Season grade: Below average. The Broncos had a pile of injuries, with seven starters, including two Pro Bowl selections in Chris Harris Jr. and Emmanuel Sanders, and 11 players, overall, on injured reserve. They also traded wide receiver Demaryius Thomas to the Houston Texans midseason, had a propensity to get flagged for penalties at the worst times and a schedule that included eight games against playoff teams. Add it all up and things simply did not turn out as the Broncos had hoped. They believed they were a playoff team out of training camp, but were not by the time Christmas rolled around.
Season in review: Since Peyton Manning retired, the team has started four different quarterbacks and has had three consecutive playoff misses. Case Keenum signed a two-year deal in March as the Broncos bypassed a chance at Kirk Cousins, among others, saying Keenum was the best fit in free agency. It was a prove-it contract for Keenum and gives Denver flexibility. The Broncos elected not to use a 2018 draft pick on a quarterback -- they took Bradley Chubb at No. 5 after Baker Mayfield and Sam Darnold were off the board -- and have been scouting the best quarterbacks in the 2019 draft. Keenum had moments when he looked like a long-term solution, but he also had a bumpy road as the Broncos seemed to struggle with their offensive identity. Beyond the close losses, injuries and everything else that happened, they exit the season with a decision to be made at the game’s most important position.
He said it: "Just eliminate the dumb mental errors that we've had. The dumb -- not executing the plays. We know this week we've got to double-team and we have to execute a double-team. We've got to execute it. We have to let all of the little kid stuff, the little kid mess-ups that we've had -- I call them 'high school mess-ups.' The little high school mess-ups, we've got to throw those in the bag." -- Cornerback Harris Jr.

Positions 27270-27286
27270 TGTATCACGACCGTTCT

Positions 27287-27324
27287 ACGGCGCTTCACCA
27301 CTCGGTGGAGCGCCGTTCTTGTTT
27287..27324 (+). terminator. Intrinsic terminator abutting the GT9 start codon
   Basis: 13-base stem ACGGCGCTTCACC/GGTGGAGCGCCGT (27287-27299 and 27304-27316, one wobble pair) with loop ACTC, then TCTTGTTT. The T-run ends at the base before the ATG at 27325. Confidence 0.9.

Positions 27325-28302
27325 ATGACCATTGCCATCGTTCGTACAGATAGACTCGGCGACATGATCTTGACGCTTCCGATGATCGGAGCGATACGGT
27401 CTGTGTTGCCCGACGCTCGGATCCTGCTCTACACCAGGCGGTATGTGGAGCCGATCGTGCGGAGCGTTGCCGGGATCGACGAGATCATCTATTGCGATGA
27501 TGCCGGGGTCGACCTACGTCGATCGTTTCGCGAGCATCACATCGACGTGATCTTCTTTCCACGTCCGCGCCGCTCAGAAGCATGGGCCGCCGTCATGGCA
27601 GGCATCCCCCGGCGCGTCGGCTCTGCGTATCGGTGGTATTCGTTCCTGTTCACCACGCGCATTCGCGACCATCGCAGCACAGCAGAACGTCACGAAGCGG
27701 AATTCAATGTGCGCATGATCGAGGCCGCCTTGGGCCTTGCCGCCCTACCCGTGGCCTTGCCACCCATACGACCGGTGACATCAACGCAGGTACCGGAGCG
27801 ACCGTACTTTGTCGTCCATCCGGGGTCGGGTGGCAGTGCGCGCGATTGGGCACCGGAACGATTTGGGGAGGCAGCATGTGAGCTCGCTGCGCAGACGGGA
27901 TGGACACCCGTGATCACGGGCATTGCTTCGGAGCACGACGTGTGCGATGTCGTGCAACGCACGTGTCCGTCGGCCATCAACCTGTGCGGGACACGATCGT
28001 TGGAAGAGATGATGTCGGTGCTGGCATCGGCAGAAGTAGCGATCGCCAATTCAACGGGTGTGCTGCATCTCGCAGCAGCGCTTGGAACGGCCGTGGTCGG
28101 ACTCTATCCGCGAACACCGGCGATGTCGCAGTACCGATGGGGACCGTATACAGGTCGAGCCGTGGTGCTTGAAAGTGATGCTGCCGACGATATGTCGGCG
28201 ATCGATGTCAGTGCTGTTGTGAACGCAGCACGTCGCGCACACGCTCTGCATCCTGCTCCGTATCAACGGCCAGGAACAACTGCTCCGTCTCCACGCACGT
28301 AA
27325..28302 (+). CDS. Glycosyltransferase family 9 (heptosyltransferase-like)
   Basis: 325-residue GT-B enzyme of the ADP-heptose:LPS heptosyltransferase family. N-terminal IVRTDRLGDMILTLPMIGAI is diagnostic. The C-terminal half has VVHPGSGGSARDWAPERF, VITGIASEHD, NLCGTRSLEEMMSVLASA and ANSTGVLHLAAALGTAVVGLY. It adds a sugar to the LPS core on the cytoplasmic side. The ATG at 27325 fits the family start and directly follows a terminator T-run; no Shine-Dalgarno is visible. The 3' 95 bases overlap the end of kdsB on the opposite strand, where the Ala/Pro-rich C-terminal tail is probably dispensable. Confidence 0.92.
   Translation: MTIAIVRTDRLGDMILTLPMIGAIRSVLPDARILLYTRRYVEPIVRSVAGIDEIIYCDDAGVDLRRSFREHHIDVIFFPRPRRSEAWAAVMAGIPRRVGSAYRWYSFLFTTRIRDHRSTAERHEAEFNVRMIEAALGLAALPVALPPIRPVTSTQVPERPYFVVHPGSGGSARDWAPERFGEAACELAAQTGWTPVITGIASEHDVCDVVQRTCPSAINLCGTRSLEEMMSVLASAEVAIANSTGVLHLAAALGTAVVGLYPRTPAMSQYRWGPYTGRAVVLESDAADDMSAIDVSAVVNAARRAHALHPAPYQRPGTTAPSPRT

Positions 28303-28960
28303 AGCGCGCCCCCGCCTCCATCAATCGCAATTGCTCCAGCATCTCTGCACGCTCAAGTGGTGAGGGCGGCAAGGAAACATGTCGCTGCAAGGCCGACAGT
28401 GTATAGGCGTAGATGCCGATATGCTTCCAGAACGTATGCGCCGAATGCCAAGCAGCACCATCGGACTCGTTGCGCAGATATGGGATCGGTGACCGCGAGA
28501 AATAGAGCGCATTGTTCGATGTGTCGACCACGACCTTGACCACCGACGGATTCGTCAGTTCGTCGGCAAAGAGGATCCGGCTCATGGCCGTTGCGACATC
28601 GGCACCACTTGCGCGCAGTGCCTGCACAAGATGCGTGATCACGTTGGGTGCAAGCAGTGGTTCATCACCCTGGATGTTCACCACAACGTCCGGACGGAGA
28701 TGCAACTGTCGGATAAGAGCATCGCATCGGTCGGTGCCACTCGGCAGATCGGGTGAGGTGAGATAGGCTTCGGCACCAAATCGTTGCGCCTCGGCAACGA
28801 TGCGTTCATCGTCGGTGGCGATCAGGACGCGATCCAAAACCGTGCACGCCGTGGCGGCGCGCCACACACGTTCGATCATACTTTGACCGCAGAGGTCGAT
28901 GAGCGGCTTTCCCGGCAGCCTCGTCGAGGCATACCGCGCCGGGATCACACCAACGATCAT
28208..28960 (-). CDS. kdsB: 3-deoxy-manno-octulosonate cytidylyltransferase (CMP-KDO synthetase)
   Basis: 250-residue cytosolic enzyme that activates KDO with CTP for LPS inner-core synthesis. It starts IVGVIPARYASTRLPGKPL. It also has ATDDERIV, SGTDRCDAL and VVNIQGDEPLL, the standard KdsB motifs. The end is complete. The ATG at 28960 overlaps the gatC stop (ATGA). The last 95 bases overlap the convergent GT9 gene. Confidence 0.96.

What happens with coach Vance Joseph? When the Broncos traded Thomas to the Texans, it's difficult to believe the decision-makers, most notably John Elway, thought the Broncos, then 3-5, were a playoff team. In Week 16, Thomas was the second-leading receiver on the team with 36 receptions. So to fire Joseph because the team didn't make the playoffs after slogging through a difficult schedule would raise some questions. If the Broncos do fire Joseph, he would also be the third head coach in the past four who was on the job in Denver for two or fewer seasons; the fourth, John Fox, was fired after a playoff stumble despite four consecutive AFC West titles. The list of potential coaching candidates is not considered strong, so the Broncos have decisions to make about how much of their failings are personnel and how much are coaching.
Is Keenum the answer? Keenum is 30, having completed his first season as a team's unquestioned starter. At his best, Keenum played well in late-game moments when the Broncos needed it, but he also wrestled with turnovers -- Denver was 3-6 over its first 14 games when he threw an interception. He is signed through the 2019 season and the Broncos have no real succession plan. None of the quarterbacks Elway has drafted are on the roster, so what the Broncos want to do with Keenum next season and beyond matters with regard to what they do early in the 2019 draft.
Can the Broncos repeat their work of the 2018 draft? As the Broncos came down the season's stretch, they had 13 rookies on the roster, including eight picks from the 2018 draft to go with undrafted running back Phillip Lindsay, who became the team's leading rusher. They pulled that group together by concentrating on players with proven college résumés, multiyear starters who were leaders or captains. The payoff was a rookie class that was at the heart of the team's success and offered some optimism. The Broncos need a repeat in the coming spring to snap themselves out of the playoff drought.